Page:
Confess your Hypocrisy

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xris
 
Reply Sun 8 Mar, 2009 08:40 am
@Khethil,
There are degrees of hypocrisy and mostly blinkered attitudes towards our own hypocrisy..It is a sin in the true sense of the word and we are all guilty as charged.This may be a philosophical debate on the finer meanings of the word but eventually it can not be denied its true intentions.I do find it interesting though being a lay philosopher watching the academic reasoning behind what most would find a point of dictionary definition.
 
Elmud
 
Reply Sun 8 Mar, 2009 09:56 pm
@Khethil,
Khethil wrote:
Good Morning,

Subject: Inconsistencies between Philosophical Principles and Actions

Intro: No matter what you think, to some greater or lesser extent, you're a hypocrite; we all are. The realm of the philosophical and the realm of the real don't always mesh as they should. What's more, the more you've thought these issues through, the more you're likely in conflict. Think about it; no matter how much you try, it's likely you're not quite as 'authentic' as you'd like.

Questions:

  1. What are your inconsistencies between your philosophical principles and what you actually do?
  2. How do you resolve such inconsistencies?

Examples: To give an idea where I'm coming from. Here are some of mine:
  • I'm glad that more people are able to live longer lives but I also think we have too many people on the earth.


  • I love my house, but no one needs this much room. I wouldn't give it up, but the materials and resources involved in it's building and upkeep doesn't justify two people.


  • I have a car and enjoy the independence of being able to go where I want - when I want. I also think that automobiles (manufacture, disposal and emissions) are one of the largest sources of environmental destruction there is.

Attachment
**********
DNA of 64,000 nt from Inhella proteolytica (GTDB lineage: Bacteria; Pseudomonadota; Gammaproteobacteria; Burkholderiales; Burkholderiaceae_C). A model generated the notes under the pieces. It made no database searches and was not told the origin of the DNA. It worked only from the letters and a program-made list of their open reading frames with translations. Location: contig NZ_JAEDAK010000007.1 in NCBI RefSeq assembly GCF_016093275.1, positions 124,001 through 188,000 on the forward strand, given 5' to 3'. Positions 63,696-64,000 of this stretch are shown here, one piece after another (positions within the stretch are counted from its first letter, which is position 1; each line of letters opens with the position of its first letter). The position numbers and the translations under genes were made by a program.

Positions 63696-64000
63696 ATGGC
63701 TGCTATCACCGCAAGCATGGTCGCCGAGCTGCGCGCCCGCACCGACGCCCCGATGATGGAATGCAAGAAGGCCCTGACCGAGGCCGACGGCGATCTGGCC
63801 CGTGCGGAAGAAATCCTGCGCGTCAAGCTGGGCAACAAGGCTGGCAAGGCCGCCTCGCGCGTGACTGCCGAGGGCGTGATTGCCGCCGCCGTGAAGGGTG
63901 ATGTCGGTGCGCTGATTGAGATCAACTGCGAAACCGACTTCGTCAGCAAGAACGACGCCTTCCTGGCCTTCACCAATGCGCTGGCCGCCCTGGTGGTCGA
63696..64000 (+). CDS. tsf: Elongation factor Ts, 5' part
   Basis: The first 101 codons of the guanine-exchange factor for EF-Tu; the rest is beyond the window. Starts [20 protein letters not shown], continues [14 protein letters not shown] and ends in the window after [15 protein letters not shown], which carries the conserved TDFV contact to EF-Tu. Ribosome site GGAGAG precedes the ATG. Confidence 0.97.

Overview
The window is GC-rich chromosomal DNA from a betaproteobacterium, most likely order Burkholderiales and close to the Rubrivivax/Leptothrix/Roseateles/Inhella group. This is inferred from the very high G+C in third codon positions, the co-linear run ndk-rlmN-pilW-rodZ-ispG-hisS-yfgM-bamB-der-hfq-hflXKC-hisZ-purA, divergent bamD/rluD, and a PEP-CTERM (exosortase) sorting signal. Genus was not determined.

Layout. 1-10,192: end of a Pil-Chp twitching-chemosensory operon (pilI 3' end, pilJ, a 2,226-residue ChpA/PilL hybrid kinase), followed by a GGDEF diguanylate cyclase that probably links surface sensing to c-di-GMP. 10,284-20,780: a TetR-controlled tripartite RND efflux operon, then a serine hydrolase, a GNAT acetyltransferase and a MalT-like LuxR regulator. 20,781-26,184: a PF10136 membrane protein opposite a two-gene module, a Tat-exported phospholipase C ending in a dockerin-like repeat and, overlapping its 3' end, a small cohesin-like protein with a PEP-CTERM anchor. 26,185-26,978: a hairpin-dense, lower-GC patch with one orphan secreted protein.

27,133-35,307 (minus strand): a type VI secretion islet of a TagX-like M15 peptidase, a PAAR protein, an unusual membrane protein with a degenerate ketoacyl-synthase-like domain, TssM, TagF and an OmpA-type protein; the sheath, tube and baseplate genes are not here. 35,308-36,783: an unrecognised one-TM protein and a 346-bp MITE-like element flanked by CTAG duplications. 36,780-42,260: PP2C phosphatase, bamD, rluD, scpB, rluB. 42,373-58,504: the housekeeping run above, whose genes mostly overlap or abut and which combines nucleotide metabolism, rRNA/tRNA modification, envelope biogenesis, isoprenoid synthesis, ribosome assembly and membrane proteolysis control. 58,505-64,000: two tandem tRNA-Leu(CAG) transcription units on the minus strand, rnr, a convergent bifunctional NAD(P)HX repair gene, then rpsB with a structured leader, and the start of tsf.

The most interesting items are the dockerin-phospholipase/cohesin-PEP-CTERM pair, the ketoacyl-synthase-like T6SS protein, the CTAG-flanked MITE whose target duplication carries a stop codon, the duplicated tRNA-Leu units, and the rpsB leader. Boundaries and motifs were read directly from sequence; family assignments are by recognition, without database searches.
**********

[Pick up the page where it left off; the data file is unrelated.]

• I value life. I believe that no form of life should unnecessarily be pained or destroyed. Last night our neighbor's dog wouldn't shut up; I don't think it would have taken much encouragement to actually choke it to death.


  • Material "things" in my life - from the vacuum cleaner to our crock pot - has made living easier, giving me time to pursue what's more important. It's also undeniable that what's "easier" isn't better; that some physical labor or 'want' is a good thing.


  • I've toured factories where the jibbering guide boasted at length on his factory's level of automation; football-field sized buildings where now only 2 or 3 people can be seen. I think about the jobs lost but also realize that this level of automation keeps that place in business; and in so doing, produces much of what I want and need.


  • I love vegetables; I also know what types of labor practices are used to bring these to my local store. I'm not inclined to grow them myself, but I buy them nonetheless.


  • I count the invasion of Iraq as one of the most unjustified, immoral things my country has ever done. But through it all, I've dutifully paid my taxes, obeyed the law and didn't quite make that move across the border.